But, some team is the American South will have two or three consecutive losing seasons and the fans will go away. Move that team to Utah and watch it flourish.

Make it happen, NHL!

— Donovan Mitchell is a phenomenal basketball player for the Utah Jazz. There will be no shame when he takes 2nd place in the Rookie of the Year vote behind the Philadelphia 76ers’ Ben Simmons.

That’s called trolling.

At least three Utahns I know have taken umbrage with me over the suggestion that Simmons will take the ROY over Mitchell. Apparently, status awards are a serious thing for Utahns. Why?

Riddle me this:

What do the musical groups The Swingle Singers, Starland Vocal Band, A Taste of Honey and Milli Vanilli all have in common?

Answer: They all won the Grammy Award for Best New Artist.

I know what you are thinking. Both The Beatles and Hootie & The Blowfish also won that award. Yeah, so, a broken clock is right twice a day.

My point, and at this point even I doubt I have one, is that status awards are meaningless.

This is a Utah thing. Utahns have such a desperate desire to be thought of as a “big time” sports region that they grasp for any recognition they can get. This is why BYU and Utah Ute fans are insufferable crybabies. And with the Jazz fans, they all lament a perceived “anti-Utah bias.”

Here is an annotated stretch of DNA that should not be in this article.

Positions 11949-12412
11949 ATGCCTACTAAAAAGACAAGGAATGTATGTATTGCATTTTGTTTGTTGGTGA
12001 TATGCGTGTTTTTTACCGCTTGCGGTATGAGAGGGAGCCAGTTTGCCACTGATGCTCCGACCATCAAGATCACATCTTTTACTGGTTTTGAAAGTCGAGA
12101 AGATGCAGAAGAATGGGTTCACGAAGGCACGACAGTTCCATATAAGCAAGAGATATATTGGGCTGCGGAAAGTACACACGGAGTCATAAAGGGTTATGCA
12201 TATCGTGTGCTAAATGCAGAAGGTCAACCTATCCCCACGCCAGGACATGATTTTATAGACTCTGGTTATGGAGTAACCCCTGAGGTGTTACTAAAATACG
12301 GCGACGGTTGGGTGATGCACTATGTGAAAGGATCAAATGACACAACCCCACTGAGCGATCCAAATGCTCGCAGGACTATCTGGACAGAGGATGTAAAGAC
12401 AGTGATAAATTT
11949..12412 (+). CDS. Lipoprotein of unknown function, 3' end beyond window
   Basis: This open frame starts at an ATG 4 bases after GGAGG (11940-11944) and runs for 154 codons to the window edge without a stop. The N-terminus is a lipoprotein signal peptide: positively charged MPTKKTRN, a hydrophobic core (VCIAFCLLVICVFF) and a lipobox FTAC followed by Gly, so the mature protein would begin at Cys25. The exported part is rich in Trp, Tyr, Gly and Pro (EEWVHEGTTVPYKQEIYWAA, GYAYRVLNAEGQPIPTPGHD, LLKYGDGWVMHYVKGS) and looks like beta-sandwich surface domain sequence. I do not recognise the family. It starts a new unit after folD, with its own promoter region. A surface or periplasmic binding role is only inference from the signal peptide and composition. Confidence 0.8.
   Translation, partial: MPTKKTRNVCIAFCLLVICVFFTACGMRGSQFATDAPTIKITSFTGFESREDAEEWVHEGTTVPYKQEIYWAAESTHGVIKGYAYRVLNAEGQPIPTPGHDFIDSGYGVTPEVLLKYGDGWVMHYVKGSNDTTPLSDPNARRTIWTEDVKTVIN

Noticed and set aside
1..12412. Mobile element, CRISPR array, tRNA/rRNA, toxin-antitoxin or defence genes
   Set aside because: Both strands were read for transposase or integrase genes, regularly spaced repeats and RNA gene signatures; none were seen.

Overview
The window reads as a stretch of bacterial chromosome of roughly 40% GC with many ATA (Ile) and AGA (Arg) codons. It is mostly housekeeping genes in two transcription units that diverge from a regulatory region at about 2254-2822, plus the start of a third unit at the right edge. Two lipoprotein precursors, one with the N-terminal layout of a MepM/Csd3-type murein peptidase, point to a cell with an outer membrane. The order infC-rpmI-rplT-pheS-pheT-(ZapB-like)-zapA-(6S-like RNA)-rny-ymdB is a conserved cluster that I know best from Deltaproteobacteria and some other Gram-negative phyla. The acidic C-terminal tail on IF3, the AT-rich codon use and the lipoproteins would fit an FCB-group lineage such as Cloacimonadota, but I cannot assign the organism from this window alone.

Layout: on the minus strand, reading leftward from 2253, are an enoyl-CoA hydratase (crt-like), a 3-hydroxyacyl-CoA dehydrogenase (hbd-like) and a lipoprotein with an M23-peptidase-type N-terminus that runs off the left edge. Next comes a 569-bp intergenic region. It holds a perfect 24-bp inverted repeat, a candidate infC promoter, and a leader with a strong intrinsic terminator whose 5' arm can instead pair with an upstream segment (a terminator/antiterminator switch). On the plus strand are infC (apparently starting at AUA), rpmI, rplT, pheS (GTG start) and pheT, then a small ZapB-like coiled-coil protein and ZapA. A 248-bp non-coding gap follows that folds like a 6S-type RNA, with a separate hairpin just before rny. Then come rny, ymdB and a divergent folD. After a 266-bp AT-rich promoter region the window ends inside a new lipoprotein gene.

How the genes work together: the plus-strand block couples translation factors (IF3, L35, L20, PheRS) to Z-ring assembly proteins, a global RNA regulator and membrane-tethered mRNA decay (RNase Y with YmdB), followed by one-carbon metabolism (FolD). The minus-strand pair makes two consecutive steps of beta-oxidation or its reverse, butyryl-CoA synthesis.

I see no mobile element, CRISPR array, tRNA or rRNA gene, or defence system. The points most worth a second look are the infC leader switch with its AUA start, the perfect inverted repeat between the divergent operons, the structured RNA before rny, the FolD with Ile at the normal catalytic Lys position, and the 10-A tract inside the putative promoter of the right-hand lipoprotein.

This is a ridiculous premise. To have a bias against Utah, people would have to think about Utah for more than two seconds. They don’t.

Dry your tears, Jazz fans. You have a talented team that can win for the next few seasons. Enjoy it while you can, because at some point you will run into the Houston Rockets or the Golden State Warriors in the playoffs. And then you’ll see what big time really is.


— And finally, a few words on the firing of Utah State University’s men’s basketball coach Tim Duryea.

Despite the laments of some Cache Valley journalists and media personalities that forewent journalistic integrity during the Stew Morrill era, the simple truth is that Duryea was overmatched and in over his head. He should have been fired. He should have never been hired.

For reasons I will never understand, Aggies fans embraced former coach Stew Morrill as a legend. Apparently, winning 25 games a year against cupcakes like Idaho State and UC-Irvine and then disappearing every March is good enough for legend status at Utah State.

When Morrill came to the harsh reality that he could not get it done anymore, he retired. His assistant, Duryea, was picked to succeed him. Fail.

I have no idea if new coach Craig Smith can bring more success to my alma mater. All I know is that I have higher expectations. In recent years, George Mason, Butler, Gonzaga and Loyola-Chicago have made the Final Four.

I want the Aggies to join that list of upstarts. And if you think that is an impossible goal, then you are the reason that teams in the state of Utah will never be considered “big time”.

That’s not trolling. That is cold hard fact.